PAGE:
Growing up Queer: Homophobia and transphobia linked to mental health issues
A new study has found that 16% of young people who identify as Lesbian Gay Bi Trans Intersex or Queer (LGBTIQ) have attempted suicide and 33% have harmed themselves as a result of widespread homophobic and transphobic harassment and violence in Australian society.
The Young and Well Cooperative Research Centre (CRC), with partners the University of Western Sydney and Twenty10, today released the disturbing findings in its research report 'Growing Up Queer'.
More than 1000 young people aged between 16 – 27 years of age participated in the national study, with almost two-thirds reporting homophobic or transphobic harassment or violence across different aspects of their lives, including in schools, families, the workplace, the streets and other public sites, such as sporting events.
Homophobia and transphobia are terms used to describe bullying, hostility and discrimination against people based on sexuality diversity and gender variance.
The research also found:
* Homophobia and/or transphobia has a serious impact on many young people's educational experiences, with some changing schools multiple times and others dropping out of school altogether.
* Young people frequently witness other students who 'come out' at school being bullied and this results in many students keeping their sexual diversity or transgender status a secret, and this has ongoing
implications for these young people's mental health and wellbeing.
* Sexuality education in schools does not respond to the needs or experiences of young LGBTIQ people, exposing them to a range of social and health risks.
* Rejection by families can lead to homelessness, economic instability and/or destitution for some young people, particularly in families of different cultural or religious affiliations.
* Growing up in rural and/or isolated communities exacerbates some young people's feelings of being alone, with access to support services often limited or non-existent in these areas.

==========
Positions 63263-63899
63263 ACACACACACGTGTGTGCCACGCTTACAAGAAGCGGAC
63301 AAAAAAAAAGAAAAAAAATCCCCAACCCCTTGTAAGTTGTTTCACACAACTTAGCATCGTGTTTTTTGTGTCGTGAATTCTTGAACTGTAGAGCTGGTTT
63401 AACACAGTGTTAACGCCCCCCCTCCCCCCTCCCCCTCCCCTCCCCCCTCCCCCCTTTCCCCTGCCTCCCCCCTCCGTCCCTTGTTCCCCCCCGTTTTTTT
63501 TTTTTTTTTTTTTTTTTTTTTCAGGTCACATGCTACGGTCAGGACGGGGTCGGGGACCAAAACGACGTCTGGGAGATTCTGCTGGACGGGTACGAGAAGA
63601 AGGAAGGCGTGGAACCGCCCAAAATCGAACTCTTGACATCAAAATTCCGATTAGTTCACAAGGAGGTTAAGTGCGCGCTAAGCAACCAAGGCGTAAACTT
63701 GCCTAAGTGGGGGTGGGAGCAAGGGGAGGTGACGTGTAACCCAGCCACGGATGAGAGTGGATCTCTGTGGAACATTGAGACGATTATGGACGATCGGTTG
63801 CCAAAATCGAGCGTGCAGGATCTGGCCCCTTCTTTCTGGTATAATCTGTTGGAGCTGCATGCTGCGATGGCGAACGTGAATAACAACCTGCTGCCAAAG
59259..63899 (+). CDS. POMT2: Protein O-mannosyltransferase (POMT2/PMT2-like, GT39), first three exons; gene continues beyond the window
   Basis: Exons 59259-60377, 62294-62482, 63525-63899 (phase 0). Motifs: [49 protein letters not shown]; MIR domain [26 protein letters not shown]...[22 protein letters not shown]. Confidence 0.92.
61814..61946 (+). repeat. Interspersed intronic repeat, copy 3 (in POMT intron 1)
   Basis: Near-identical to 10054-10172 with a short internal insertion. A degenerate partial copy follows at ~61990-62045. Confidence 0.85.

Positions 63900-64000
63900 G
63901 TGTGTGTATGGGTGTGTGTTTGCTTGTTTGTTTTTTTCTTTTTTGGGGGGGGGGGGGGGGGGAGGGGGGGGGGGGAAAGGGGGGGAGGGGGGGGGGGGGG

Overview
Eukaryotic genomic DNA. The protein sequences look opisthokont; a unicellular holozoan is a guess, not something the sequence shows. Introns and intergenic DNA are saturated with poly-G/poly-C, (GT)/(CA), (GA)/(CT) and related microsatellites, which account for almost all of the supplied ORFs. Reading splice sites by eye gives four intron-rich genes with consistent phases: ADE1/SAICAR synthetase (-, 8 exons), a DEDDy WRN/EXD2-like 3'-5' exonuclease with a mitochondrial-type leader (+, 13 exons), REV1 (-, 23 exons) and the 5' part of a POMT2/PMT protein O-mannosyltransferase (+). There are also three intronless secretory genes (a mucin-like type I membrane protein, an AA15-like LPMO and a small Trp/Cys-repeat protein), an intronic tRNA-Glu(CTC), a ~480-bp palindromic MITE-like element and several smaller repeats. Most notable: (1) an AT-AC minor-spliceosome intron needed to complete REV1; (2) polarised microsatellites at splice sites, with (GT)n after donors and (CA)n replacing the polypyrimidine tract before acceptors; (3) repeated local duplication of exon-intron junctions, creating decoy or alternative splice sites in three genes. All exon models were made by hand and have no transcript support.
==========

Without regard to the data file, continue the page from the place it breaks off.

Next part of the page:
Young and Well CRC CEO, Associate Professor Jane Burns, says the study overwhelmingly highlights the serious impact of homophobia and transphobia, particularly when you consider that 42% of those surveyed had thought about self-harm and/or suicide.
"This research suggests that LGBTIQ young people are around six times more likely to consider taking their own life than their heterosexual peers, reflecting similar findings in other research in this area," she says.
"While there are a small number of fantastic community organisations providing support and guidance to young people identifying as LGBTIQ, such as Twenty10 incorporating the Gay and Lesbian Counselling Service NSW, much more needs to be done by way of education and training so that this dire impact on the mental health and wellbeing of these young people can be eliminated.
"Technology has a huge part to play here: the research shows that 85% of young people used the internet to explore their sexual or gender identity, on sites like Minus18, Tumbler, Facebook and YouTube, and 78% of young people felt accepted, 66% felt they could find others like themselves, 60% felt safe and 57% could feel proud of their sexuality in that space."
High profile Australians from the LGBTIQ community, including former High Court Judge the Hon. Michael Kirby, actor Magda Szubanski and comedian Tom Ballard, have lent their support to act on the findings of the report.
"These statistics are shocking and need to be known and acted upon urgently by parents, education and sporting authorities, and churches. They also have serious economic consequences for Australia," says the Hon. Michael Kirby.
Lead researcher Professor Kerry Robinson, from the University of Western Sydney, says the research clearly demonstrates the need for greater community education and more training for educators and health professionals.
"For many people we spoke to, while peers were most frequently the source of homophobia and transphobia, it was the homophobia and transphobia perpetrated by some teachers that had the most profound impact on their lives," she says.
6 February 2014